The committee finds that observations of global-scale processes are especially valuable from an indicators perspective. They reflect both the impacts of climate change as well as the feedbacks and forcings that change the directions, scale, or timeframe of impacts. An emphasis on global-scale processes provides insights on linkages within the Earth system because these linkages extend from the cryosphere to the hydrosphere, from the atmosphere to the oceans, and include the land-surface and natural disasters.

Several metrics appear in multiple tables, such as sea level rise, seasonal snow cover, and air quality. In part, this is simply a result of the fundamental linkages across the components of the Earth system. Sea level rise is a function of oceanic, land ice, and hydrological processes, but it also acts as an “amplifier” for natural disasters such as tropical cyclones by increasing the risk of harm. For example, subsidence in the Gulf Coast increased the damage from Hurricane Katrina, which serves as an example of the intersection of Earth and human systems in the context of climate change. Thus the metrics of climate change presented in this report cross many disciplines.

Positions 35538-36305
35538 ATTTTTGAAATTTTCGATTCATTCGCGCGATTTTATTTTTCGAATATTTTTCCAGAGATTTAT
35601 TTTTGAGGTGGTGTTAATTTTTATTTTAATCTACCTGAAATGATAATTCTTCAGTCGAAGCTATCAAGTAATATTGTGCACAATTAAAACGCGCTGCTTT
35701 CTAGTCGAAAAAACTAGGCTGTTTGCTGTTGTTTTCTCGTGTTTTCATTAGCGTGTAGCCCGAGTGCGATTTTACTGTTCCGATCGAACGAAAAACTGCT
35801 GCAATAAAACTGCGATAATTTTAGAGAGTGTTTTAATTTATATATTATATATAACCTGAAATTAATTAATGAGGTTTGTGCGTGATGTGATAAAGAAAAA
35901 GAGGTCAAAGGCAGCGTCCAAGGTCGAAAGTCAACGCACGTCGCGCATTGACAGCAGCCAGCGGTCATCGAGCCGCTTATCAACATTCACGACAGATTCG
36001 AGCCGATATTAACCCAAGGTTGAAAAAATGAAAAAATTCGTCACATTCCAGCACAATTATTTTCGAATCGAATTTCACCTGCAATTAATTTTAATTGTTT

Suggested Citation:"4 Final Thoughts." National Research Council. 2010. Monitoring Climate Change Impacts: Metrics at the Intersection of the Human and Earth Systems. Washington, DC: The National Academies Press. doi: 10.17226/12965.
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Identifying metrics of climate change that intersect with human systems is a difficult but important task. Clearly, there is a sense of urgency behind this task. The climate is changing simultaneously with an increase in the global human population, which in turn makes humans more vulnerable to environmental stresses and disasters. More than ever before, it is critical to think about metrics of climate change through an environmental sustainability lens, and identify those indicators that will provide human society sufficient time to act.